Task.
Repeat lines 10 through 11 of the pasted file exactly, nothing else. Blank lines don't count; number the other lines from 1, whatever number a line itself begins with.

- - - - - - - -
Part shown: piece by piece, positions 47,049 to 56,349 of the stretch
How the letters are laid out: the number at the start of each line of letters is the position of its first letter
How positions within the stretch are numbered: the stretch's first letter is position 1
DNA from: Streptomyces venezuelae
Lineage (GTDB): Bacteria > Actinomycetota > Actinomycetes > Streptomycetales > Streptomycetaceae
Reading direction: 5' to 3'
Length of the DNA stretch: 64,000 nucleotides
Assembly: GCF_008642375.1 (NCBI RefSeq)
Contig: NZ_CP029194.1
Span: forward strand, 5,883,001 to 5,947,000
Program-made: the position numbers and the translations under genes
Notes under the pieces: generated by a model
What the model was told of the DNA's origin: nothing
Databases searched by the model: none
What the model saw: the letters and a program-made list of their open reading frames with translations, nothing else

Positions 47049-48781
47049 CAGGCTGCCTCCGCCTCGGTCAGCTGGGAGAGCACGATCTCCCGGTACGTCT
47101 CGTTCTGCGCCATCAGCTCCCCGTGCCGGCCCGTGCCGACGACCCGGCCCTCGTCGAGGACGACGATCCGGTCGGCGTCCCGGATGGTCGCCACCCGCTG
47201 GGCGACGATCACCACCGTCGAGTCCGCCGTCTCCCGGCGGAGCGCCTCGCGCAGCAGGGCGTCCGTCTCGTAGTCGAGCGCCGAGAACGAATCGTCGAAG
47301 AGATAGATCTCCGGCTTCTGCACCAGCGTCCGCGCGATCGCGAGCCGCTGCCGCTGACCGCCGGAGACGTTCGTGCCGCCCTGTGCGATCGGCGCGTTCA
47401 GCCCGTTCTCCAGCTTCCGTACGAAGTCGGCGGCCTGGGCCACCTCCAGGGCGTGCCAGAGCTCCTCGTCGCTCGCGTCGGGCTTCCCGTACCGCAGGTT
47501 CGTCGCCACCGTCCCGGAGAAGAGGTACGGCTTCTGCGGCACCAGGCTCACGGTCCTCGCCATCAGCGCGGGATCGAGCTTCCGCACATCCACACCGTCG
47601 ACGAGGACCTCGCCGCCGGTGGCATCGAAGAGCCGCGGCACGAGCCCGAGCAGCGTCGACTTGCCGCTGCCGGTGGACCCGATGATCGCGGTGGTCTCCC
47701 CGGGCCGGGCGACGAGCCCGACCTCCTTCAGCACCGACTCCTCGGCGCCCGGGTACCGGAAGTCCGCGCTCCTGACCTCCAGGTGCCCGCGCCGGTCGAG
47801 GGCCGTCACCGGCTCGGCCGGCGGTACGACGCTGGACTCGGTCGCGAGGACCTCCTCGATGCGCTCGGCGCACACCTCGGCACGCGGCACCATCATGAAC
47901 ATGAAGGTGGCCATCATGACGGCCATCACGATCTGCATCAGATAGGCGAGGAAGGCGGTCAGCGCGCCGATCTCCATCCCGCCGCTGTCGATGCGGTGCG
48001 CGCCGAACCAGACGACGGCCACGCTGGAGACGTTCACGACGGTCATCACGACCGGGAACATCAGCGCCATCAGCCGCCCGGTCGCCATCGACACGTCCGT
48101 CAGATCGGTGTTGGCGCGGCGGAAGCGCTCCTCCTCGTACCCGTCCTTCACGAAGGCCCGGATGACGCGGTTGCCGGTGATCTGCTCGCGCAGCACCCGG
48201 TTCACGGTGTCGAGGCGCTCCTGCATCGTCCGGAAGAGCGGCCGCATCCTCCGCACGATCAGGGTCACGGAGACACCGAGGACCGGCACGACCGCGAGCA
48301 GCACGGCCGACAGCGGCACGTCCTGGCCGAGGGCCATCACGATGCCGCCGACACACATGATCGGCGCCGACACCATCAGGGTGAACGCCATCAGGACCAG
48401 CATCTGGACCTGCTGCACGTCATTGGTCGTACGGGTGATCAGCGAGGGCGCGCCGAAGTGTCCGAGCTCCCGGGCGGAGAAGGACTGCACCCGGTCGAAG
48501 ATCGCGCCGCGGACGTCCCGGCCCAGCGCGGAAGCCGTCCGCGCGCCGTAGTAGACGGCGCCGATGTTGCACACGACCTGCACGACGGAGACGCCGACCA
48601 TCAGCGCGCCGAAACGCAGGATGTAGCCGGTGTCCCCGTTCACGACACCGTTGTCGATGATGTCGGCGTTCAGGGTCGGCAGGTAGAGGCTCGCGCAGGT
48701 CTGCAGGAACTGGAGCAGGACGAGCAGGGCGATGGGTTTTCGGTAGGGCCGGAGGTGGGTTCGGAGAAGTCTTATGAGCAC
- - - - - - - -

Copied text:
Span: forward strand, 5,883,001 to 5,947,000
Program-made: the position numbers and the translations under genes